If you’re asking yourself, "Can dogs eat tomatoes?," the answer is yes. You can feed a dog tomatoes, provided you do it in the right way. Red ripe tomatoes can be a great human food to share with your dog, as long as you take the proper precautions when feeding this fruit.
Even though tomatoes are a fruit, they're part of the nightshade family of vegetables along with eggplant, tomatillo, white potato, and red bell peppers. The nightshade family comes with a set of precautions for dogs as parts of the tomato can have very unpleasant and even dangerous side effects. Dog owners need to make sure to understand how to safely feed their dog a tomato for optimal digestion and overall health.
In this article, we’ll cover everything you need to know about feeding tomatoes to dogs, including the dangers this fruit presents, the health benefits it offers, and how to make sure your dog eats tomatoes safely.
The nightshade family contains a compound called solanine, which is a very toxic substance to horses, goats and other animals. Fortunately, dogs do not experience a toxic reaction to solanine unless you feed it to them in large quantities. Solanine is mainly found in the green parts of the tomato plant, such as the stem and leaves. There is some solanine in the ripe tomato but it’s such a low amount that when dogs eat ripe tomatoes in small amounts, this fruit is generally safe.
When the stem or leaves are fed in large amounts to dogs, tomato poisoning, known as tomatine poisoning, can occur. Symptoms of tomatine toxicity include muscle weakness, allergic reaction, drooling, difficulty breathing, and loss of coordination. You’ll want to get in touch with your DVM as soon as possible if your dog consumes any green parts of the tomato and has these symptoms.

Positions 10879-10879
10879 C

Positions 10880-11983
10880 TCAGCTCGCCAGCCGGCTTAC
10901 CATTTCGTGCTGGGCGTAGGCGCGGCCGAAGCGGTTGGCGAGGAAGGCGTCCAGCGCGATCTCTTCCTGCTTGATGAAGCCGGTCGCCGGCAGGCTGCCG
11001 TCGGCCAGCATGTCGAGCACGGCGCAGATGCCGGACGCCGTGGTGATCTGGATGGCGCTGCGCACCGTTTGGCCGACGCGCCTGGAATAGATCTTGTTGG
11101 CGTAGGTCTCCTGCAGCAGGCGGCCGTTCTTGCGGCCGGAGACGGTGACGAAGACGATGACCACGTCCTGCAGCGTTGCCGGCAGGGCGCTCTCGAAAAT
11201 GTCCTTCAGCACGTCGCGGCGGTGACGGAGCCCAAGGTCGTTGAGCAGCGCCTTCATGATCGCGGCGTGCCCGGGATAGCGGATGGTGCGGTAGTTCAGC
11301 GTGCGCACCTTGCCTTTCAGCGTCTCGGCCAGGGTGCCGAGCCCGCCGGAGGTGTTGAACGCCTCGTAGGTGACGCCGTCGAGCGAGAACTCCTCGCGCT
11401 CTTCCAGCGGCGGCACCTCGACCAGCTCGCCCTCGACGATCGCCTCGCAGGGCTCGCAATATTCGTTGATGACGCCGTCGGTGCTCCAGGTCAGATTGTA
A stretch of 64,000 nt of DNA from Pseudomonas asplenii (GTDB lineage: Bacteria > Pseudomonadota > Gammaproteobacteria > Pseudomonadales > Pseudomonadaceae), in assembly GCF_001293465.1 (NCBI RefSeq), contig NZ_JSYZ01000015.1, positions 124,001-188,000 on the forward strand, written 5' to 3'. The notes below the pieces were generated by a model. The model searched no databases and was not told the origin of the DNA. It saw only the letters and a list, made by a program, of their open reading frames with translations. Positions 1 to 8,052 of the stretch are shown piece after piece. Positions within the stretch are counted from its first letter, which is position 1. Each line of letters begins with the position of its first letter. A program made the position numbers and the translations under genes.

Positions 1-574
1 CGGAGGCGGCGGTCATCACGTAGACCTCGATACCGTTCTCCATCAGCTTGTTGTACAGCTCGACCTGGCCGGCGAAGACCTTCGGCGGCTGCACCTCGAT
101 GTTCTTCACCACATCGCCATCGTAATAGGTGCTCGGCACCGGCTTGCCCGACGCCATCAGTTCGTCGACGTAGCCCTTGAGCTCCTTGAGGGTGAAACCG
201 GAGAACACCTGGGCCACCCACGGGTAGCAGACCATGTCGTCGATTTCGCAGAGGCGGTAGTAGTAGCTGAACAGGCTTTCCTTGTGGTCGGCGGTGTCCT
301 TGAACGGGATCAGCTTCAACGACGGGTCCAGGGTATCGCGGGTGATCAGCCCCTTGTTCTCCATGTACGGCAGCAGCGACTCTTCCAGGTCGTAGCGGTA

It’s also best for dogs with kidney issues or arthritis to avoid tomatoes. Tomatoes do have oxalates (an organic acid found in plants), which are a no-no for dogs with kidney problems. Dogs with arthritis should avoid consuming tomatoes, as foods from the nightshade family have been shown to exacerbate symptoms of arthritis.
Overall, it’s best to avoid the green parts of the tomato plant (the leaves and stems) as they are bad for dogs. Also, avoid green tomatoes and unripe tomatoes — stick to red tomatoes. Tomato sauce is another thing to avoid feeding your pooch because it contains extra additives and preservatives. The same goes for ketchup — there's too much sugar, additives, and preservatives for it to be a good addition to your dog's diet.
You can feed your dog plain tomato paste in small quantities, and it can be beneficial for certain health conditions that warrant extra lycopene in the diet, which we’ll discuss below. The key to feeding tomatoes or tomato paste to dogs is to feed it in small amounts.
Due to the high amount of lycopene, beta carotene, and Vitamin C present in tomatoes, your dog’s health can benefit from them in various ways. Tomatoes are also low in calories and high in fiber, which can aid in digestion. And tomatoes are rich in minerals, such as folate and potassium, which are both beneficial for maintaining healthy muscles. Here’s a closer look at some of the beneficial compounds in tomatoes: